Exposure to certain forms of soil bacteria can boost the immune system, which can in turn improve mood as effectively as antidepressant drugs.
Mice exposed to a benign soil microbe, Mycobacterium vaccae, performed better on a behavioral task commonly used to test the effectiveness of antidepressants.
The mice were placed in water and observed to see how long they continued swimming before giving up. The mice who had been exposed to Mycobacterium vaccae continued swimming for a much longer time.
These results are similar to those from a previous study, in which human cancer patients treated with the bacteria reported significant improvements in their quality of life.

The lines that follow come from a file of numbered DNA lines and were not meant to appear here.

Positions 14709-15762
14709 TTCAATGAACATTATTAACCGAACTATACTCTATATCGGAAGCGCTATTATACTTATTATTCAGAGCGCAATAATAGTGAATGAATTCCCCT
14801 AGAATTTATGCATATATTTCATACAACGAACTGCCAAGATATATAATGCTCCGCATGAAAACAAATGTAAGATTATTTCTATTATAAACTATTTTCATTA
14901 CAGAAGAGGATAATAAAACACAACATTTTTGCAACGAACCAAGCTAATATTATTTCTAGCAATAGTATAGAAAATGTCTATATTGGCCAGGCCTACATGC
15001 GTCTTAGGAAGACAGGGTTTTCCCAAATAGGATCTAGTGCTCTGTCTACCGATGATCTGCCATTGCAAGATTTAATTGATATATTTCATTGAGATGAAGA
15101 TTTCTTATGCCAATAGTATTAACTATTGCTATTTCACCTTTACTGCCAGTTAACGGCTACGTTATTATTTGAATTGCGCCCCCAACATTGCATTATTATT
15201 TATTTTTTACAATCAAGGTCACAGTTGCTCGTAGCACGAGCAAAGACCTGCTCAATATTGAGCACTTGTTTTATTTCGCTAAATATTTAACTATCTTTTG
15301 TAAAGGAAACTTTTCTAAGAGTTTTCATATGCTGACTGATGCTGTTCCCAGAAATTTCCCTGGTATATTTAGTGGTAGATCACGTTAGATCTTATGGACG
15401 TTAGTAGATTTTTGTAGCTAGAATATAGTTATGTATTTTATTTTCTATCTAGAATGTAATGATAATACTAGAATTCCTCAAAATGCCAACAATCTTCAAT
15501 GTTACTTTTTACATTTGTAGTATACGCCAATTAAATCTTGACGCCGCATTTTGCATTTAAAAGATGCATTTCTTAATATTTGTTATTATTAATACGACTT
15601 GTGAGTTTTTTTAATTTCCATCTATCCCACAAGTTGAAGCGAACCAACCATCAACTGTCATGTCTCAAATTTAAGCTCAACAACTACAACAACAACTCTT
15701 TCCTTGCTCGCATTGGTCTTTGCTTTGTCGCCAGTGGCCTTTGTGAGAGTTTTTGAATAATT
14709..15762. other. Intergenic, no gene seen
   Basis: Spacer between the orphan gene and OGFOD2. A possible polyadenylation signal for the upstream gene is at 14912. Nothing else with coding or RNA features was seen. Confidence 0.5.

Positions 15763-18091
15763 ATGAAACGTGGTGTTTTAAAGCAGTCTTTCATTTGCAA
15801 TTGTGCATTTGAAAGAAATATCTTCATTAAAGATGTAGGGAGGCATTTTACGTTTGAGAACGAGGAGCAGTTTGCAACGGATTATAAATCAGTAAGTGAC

Researchers suspect that the microbes are affecting the brain indirectly by causing immune cells to release chemicals called cytokines, which stimulate the production of the mood-regulating chemical serotonin.
The lead researcher on the study, Chris Lowry, added that, "These studies help us understand how the body communicates with the brain and why a healthy immune system is important for maintaining mental health.
They also leave us wondering if we shouldn't all be spending more time playing in the dirt."
Neuroscience March 28, 2007
MSNBC April 13, 2007
Medical News Today April 2, 2007